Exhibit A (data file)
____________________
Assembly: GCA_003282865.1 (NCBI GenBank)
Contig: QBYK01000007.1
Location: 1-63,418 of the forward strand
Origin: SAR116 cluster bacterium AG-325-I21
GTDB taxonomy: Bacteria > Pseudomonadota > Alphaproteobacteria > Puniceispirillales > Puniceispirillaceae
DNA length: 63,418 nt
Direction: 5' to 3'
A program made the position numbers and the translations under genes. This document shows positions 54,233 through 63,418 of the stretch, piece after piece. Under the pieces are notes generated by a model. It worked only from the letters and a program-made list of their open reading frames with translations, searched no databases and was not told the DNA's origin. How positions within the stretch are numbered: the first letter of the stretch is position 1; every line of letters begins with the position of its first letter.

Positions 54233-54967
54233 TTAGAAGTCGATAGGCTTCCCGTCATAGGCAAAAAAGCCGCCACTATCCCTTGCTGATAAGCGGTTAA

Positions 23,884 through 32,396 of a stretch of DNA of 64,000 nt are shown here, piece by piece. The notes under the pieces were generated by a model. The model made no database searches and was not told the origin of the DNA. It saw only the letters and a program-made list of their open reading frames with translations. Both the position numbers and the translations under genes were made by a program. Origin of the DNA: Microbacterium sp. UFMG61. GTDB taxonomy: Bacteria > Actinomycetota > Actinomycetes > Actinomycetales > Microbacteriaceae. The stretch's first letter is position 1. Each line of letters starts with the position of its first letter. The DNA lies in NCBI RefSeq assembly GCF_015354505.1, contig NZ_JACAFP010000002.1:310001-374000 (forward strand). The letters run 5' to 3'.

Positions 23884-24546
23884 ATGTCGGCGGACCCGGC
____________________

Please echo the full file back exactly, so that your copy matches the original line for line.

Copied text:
Assembly: GCA_003282865.1 (NCBI GenBank)
Contig: QBYK01000007.1
Location: 1-63,418 of the forward strand
Origin: SAR116 cluster bacterium AG-325-I21
GTDB taxonomy: Bacteria > Pseudomonadota > Alphaproteobacteria > Puniceispirillales > Puniceispirillaceae
DNA length: 63,418 nt
Direction: 5' to 3'
A program made the position numbers and the translations under genes. This document shows positions 54,233 through 63,418 of the stretch, piece after piece. Under the pieces are notes generated by a model. It worked only from the letters and a program-made list of their open reading frames with translations, searched no databases and was not told the DNA's origin. How positions within the stretch are numbered: the first letter of the stretch is position 1; every line of letters begins with the position of its first letter.

Positions 54233-54967
54233 TTAGAAGTCGATAGGCTTCCCGTCATAGGCAAAAAAGCCGCCACTATCCCTTGCTGATAAGCGGTTAA

Positions 23,884 through 32,396 of a stretch of DNA of 64,000 nt are shown here, piece by piece. The notes under the pieces were generated by a model. The model made no database searches and was not told the origin of the DNA. It saw only the letters and a program-made list of their open reading frames with translations. Both the position numbers and the translations under genes were made by a program. Origin of the DNA: Microbacterium sp. UFMG61. GTDB taxonomy: Bacteria > Actinomycetota > Actinomycetes > Actinomycetales > Microbacteriaceae. The stretch's first letter is position 1. Each line of letters starts with the position of its first letter. The DNA lies in NCBI RefSeq assembly GCF_015354505.1, contig NZ_JACAFP010000002.1:310001-374000 (forward strand). The letters run 5' to 3'.

Positions 23884-24546
23884 ATGTCGGCGGACCCGGC